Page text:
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Semantic Analysis of Events

start a trail. We add S to its trail. Then for all segments after S up to a time limit, we check if the next segment N should become part of the trail. N will be added to the trail, if N is not previously consumed and is similar to any of the last W segments in the trail, subject to a similarity threshold.

Semantic analysis of events provides each event with topic vector, which is a list of its coverage of an automatically determined set of topics. Some events have substantial contents that can be subject to semantic analysis for detection of relationship between events. Exceptions are pages with a lot of visuals and very little textual material to feed to the analysis, and pages that cannot be retrieved for analysis. We use the value unknown as algorithmically different from a zero value, and try to engage secondary methods for determining topical relations.

In the case of virtual split of multi-focal segments, we compute similarity against each sub-segment. If one of these similarities is above a certain threshold, the entire segment will be included in the trail, but only the sub-segment will be considered in the subsequent trail building. In this way, a multi-focal segment can belong to several trails. This leads to an operational definition of research:

We generate a segment topic vector simply by averaging the topic vectors of each event in the segment.

• Research happens when we have trails of at least length L (e.g., L=3) with an overall net duration of at least T (e.g., T=60 min); net duration is the sum of segment durations.

Coherence within Segments

We are interested in segment coherence, i.e., the extent to which events within a segment have topical similarity. Topical similarity between two events is computed as the cosine similarity between their topic vectors. As we know that many segments reflect multi-tasking, we are interested in also capturing bi-focal work. Thus, we calculate segment coherence by combining two qualities called average coherence (AC) and maximum coherence (MC). Average coherence is calculated by averaging the similarity for all pairs of events within a segment. To compute maximum coherence we determine the maximum similarity that each event e in segment S shares with any other event in S, and computing the average of each of these maximums. High AC and MC indicate a mono-focal segment; high MC but low AC suggest multi-focal segment; while low AC and MC indicate a diffuse segment.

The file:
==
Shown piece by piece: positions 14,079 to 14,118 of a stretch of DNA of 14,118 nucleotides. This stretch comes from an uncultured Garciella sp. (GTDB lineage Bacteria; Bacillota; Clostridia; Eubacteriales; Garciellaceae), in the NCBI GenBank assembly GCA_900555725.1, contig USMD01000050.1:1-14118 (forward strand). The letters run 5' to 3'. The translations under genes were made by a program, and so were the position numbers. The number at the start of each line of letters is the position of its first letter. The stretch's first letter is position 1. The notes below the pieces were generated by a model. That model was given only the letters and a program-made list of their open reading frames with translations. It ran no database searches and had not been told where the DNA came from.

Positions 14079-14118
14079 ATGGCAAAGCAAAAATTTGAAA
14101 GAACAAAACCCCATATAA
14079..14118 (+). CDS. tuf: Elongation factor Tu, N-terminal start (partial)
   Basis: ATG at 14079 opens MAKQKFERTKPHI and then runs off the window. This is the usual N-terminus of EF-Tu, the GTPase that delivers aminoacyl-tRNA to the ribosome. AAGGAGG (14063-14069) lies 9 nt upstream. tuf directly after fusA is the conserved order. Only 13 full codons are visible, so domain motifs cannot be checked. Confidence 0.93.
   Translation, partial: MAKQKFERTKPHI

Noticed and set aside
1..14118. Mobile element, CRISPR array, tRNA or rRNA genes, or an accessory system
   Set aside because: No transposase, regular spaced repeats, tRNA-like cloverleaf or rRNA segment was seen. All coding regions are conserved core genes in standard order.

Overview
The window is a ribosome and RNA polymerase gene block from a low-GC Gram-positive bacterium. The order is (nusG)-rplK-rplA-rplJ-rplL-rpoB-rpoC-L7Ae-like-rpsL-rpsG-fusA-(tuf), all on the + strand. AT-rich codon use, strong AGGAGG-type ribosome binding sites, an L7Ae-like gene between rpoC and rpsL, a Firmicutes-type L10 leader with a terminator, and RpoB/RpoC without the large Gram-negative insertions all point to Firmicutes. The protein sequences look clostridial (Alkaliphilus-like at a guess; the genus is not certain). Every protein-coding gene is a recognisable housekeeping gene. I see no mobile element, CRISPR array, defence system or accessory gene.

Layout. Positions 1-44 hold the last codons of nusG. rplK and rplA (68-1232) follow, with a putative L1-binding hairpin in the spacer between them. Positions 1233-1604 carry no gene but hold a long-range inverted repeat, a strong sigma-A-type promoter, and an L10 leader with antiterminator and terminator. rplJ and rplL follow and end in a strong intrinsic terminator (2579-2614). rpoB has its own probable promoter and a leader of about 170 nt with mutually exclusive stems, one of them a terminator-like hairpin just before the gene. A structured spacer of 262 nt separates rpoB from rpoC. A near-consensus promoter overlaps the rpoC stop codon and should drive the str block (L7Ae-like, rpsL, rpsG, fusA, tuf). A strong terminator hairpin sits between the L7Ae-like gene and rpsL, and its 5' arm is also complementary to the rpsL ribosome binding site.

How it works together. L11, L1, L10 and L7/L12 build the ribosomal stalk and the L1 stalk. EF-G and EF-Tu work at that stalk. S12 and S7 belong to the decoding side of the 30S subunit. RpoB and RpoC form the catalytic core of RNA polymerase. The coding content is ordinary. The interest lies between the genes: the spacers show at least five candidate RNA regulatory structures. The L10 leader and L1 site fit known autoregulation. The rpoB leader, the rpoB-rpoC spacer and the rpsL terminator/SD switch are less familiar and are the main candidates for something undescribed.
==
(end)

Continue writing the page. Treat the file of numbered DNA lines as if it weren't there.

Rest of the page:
• Research with significant topical sliding is characterized as early research. And conversely, mature research is research with little topical sliding IMPLEMENTATION OF A RESEARCH TRAIL BROWSER

We have implemented and done preliminary evaluation of a research trail browser that the users can invoke from the new tab page. The implementation consists of two modules: an initialization module that builds the semantic model based on the user’s Google web history and a trail browser module, consisting of a user interface, and a model server that handles the background processing for the user interface. Initialization Module

The initialization module captures users’ activity history, detects linguistic topics, and translates temporal segmentation and topic clusters into research trails. We used Google history data in this prototyping effort providing event types like query, query-click, and page visit, and derived user activity data from time stamps attached to them. History data is used to recreate the corresponding web content (caveat: pages might have changed since they were originally visited), and essential content is extracted for subsequent processing by a topic detection algorithm.